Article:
Money begets money, and success breeds success. But many historically disenfranchised groups begin their financial lives at a disadvantage, which can lead to enormous impacts.
But what if the mechanisms that lead to those disadvantages could be made smarter and less biased? What if we altered how we determined credit risk, home values, economic policies, and even language to benefit everyone—not just those who profit from the current status quo?
That’s what artificial intelligence brings to the table. Though white households have more wealth and opportunities than others, AI has the potential to close the racial wealth gap… once we eliminate its learned biases.
The Racial Wealth Gap by the Numbers
Black families hold less wealth overall…
According to the Federal Reserve’s 2019 Survey of Consumer Finances, white Americans hold 5x the wealth of the average Hispanic family. And in 2020, a Brookings Institution study found that Black families hold 10x less wealth than their white counterparts. Moreover, a full quarter of Black households have less than $5 to cover an emergency if they liquidate all their assets.
…Even though they’re more likely to prioritize personal finance and investing goals.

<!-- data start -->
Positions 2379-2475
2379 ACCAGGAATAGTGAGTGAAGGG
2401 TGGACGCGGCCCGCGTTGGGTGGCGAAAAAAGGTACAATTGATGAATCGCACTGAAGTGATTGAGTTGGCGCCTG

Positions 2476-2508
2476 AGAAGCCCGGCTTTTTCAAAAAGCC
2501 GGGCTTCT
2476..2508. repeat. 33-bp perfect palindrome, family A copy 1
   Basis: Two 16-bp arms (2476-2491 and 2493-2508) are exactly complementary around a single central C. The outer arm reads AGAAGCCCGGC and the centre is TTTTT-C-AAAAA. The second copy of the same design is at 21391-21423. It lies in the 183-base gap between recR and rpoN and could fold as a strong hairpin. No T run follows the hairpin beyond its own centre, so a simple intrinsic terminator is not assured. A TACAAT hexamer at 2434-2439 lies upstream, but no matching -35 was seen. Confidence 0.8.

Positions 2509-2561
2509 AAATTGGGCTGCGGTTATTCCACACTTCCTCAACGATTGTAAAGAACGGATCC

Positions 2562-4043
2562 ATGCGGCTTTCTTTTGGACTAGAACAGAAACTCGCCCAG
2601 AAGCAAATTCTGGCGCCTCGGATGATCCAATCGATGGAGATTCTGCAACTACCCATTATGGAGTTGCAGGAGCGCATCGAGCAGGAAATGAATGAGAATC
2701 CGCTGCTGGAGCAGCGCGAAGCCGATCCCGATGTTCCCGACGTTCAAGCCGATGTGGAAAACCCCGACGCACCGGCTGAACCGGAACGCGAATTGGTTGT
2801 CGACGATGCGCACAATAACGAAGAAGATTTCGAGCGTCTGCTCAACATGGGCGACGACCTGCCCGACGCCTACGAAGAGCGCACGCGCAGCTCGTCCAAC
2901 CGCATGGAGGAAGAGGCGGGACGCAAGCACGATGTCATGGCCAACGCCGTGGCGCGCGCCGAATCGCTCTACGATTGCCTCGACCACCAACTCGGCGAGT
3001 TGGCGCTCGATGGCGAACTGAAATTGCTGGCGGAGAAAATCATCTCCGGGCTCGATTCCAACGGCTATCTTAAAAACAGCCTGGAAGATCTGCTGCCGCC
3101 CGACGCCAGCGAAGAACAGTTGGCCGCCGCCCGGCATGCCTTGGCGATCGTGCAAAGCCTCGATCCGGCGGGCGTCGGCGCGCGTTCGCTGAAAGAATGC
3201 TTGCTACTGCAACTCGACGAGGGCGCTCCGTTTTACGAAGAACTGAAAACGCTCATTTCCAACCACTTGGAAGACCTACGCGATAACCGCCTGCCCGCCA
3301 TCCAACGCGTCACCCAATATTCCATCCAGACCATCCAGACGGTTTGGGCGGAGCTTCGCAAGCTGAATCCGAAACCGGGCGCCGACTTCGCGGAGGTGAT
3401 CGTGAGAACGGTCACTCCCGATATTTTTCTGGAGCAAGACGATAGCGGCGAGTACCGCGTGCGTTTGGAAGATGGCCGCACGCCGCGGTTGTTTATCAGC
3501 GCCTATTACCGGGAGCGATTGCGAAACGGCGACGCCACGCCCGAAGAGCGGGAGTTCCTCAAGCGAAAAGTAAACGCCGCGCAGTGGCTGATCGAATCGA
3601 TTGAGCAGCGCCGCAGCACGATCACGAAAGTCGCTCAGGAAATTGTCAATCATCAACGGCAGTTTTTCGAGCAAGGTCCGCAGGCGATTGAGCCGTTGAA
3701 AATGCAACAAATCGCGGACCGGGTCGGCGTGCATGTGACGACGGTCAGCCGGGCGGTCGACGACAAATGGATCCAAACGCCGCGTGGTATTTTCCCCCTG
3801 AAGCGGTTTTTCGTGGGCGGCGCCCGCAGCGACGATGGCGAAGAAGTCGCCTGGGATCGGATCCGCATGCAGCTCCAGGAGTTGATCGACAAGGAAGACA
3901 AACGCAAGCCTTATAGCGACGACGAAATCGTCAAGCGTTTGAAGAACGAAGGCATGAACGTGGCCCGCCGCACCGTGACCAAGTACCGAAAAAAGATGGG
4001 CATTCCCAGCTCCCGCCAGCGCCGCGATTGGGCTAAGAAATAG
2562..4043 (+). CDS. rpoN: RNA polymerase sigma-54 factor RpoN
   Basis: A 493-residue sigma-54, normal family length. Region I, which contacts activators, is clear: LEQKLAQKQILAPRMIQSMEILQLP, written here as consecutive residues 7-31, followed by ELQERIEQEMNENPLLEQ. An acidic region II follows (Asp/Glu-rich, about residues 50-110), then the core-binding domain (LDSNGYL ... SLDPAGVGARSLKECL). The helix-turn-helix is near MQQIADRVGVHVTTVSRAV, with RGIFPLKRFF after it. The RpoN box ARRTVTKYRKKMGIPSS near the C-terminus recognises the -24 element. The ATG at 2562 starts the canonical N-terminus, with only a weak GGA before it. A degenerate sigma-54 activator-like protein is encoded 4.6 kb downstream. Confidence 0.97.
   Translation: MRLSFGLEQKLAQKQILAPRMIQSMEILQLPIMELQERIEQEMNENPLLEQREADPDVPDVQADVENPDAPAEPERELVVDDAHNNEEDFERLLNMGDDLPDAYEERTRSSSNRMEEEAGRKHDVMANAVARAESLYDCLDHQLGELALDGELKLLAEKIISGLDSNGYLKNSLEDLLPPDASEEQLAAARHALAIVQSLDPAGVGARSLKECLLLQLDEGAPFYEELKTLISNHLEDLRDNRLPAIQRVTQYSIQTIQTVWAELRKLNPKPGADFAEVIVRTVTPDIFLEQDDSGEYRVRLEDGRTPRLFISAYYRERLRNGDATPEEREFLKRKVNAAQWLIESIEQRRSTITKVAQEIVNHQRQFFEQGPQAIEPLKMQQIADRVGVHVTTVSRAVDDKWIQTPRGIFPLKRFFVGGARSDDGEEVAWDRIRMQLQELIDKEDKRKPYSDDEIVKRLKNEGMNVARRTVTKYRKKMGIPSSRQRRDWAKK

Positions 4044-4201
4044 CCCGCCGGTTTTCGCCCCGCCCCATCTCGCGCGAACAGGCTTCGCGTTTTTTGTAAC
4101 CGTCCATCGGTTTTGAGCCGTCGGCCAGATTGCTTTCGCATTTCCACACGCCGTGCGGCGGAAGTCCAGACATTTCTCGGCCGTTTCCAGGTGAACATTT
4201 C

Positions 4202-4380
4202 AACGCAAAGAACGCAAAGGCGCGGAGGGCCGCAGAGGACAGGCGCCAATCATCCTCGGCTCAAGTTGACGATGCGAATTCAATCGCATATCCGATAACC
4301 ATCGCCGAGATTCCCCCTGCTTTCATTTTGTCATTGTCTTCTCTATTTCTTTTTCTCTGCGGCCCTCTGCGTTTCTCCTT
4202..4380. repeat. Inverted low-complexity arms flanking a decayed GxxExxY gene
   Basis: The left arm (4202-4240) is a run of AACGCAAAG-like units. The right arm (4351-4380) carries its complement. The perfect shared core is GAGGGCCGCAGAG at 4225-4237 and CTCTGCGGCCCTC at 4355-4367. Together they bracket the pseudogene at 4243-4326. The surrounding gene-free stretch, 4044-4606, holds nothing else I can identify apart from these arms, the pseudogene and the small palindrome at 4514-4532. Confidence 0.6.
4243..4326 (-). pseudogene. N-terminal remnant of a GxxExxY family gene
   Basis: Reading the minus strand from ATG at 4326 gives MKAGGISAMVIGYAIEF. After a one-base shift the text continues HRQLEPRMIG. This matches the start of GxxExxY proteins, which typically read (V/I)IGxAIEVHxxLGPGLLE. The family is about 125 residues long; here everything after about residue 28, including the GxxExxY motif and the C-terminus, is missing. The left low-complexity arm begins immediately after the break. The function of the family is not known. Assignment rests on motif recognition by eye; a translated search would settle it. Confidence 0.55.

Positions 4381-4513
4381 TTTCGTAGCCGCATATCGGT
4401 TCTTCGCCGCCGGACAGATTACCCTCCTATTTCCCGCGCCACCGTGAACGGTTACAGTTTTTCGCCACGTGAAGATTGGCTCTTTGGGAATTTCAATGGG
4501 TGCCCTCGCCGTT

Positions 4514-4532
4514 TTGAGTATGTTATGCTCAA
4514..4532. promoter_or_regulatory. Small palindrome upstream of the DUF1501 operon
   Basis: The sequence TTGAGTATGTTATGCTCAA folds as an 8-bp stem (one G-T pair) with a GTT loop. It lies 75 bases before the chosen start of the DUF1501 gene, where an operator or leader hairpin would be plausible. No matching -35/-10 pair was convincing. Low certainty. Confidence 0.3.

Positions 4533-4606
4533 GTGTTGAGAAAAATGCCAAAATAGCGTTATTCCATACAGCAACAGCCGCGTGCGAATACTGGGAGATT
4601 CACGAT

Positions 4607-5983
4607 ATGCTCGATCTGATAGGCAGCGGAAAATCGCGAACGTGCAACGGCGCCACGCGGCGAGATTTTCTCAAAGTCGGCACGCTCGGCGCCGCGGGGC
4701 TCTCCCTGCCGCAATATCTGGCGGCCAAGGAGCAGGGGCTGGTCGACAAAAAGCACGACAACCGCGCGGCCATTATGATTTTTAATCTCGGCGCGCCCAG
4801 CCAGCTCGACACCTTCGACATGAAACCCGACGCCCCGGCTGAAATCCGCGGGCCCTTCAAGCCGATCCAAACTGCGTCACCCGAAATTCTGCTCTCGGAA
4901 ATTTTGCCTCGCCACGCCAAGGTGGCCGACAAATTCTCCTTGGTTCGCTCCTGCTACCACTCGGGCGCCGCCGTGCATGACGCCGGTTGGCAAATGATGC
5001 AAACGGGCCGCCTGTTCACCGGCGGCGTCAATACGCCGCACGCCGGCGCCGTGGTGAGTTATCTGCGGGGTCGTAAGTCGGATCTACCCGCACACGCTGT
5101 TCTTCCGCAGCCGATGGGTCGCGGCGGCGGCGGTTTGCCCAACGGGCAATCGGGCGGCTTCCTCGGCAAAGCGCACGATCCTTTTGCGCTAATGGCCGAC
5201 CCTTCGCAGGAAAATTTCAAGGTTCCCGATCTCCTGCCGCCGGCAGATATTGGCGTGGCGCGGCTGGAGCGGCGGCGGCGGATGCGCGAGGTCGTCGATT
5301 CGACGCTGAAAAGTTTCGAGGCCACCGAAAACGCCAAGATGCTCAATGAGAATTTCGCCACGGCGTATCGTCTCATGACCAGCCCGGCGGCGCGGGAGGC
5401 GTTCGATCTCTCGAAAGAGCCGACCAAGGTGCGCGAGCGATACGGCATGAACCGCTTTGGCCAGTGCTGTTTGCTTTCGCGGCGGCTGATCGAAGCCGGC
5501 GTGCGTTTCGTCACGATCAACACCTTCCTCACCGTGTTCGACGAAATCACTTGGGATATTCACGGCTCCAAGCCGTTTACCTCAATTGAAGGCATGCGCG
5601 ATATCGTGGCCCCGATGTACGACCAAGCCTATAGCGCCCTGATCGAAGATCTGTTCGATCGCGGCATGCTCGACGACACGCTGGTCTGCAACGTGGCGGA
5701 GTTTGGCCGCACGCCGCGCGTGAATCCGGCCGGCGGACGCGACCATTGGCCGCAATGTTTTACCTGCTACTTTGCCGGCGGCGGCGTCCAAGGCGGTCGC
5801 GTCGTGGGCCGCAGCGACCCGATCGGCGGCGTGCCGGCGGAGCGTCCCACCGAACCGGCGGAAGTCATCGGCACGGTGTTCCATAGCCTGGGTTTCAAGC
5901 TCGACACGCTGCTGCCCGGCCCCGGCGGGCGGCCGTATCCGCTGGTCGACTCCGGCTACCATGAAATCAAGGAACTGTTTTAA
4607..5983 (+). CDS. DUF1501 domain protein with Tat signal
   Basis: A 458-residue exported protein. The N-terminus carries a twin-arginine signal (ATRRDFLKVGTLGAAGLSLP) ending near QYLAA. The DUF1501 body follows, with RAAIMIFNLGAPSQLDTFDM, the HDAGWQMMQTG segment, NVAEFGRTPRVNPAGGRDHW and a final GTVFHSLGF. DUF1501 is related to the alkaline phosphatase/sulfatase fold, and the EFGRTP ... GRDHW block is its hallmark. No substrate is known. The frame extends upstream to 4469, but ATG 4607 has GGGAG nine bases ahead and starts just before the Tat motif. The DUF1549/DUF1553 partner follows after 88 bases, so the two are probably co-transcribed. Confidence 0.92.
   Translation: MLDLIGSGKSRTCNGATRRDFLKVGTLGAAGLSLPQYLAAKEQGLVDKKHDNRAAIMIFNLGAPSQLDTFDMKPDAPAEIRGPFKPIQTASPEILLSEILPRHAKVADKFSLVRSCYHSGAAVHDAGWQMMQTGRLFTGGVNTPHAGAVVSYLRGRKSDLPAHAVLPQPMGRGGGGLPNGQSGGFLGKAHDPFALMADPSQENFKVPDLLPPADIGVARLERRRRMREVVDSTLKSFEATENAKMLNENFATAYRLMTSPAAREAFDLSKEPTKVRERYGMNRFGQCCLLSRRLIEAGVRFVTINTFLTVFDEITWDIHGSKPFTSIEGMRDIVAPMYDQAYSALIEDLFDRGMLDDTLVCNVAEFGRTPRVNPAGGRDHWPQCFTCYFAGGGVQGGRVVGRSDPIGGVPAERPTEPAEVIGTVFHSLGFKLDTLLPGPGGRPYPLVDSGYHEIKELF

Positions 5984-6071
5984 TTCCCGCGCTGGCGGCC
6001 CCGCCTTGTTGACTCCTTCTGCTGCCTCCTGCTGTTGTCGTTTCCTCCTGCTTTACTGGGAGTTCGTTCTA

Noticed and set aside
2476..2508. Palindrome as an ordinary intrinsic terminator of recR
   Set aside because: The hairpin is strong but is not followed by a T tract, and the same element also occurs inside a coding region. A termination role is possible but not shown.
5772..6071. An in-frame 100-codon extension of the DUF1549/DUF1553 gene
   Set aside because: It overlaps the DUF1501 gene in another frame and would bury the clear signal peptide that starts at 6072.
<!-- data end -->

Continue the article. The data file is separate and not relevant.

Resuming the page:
Though Black families hold less money, they’re more likely to invest regularly and build better financial habits. For instance, 54% of Black people with savings accounts put away more than 10% of their income compared to 36% of white people.
Additionally, 30% of Black Americans count investing and saving among their top priorities. Plus, people of color (POC) are 3x as likely as white Americans to consider securing their children’s future through investing.
Black people earn less than white people – and Hispanic people earn less than that.
According to the Bureau of Labor Statistics, in the third quarter of 2021, white people brought home median weekly earnings of $1,029 per week. Meanwhile, Black individuals earned $799, while Hispanics saw a median take-home of just $779. And while 58% of white Americans bring home more than $50,000 per year, just 36% of Black Americans cross the threshold.
Black people are more likely to struggle to stay in the middle class.
Studies show that Black professionals are generally more ambitious in their careers – though they only make up 3.2% of executives and senior-level managers and eight percent of all professionals. And even when Black individuals achieve middle class status, their children are unlikely to keep it, as more than 2/3 of Black children are …….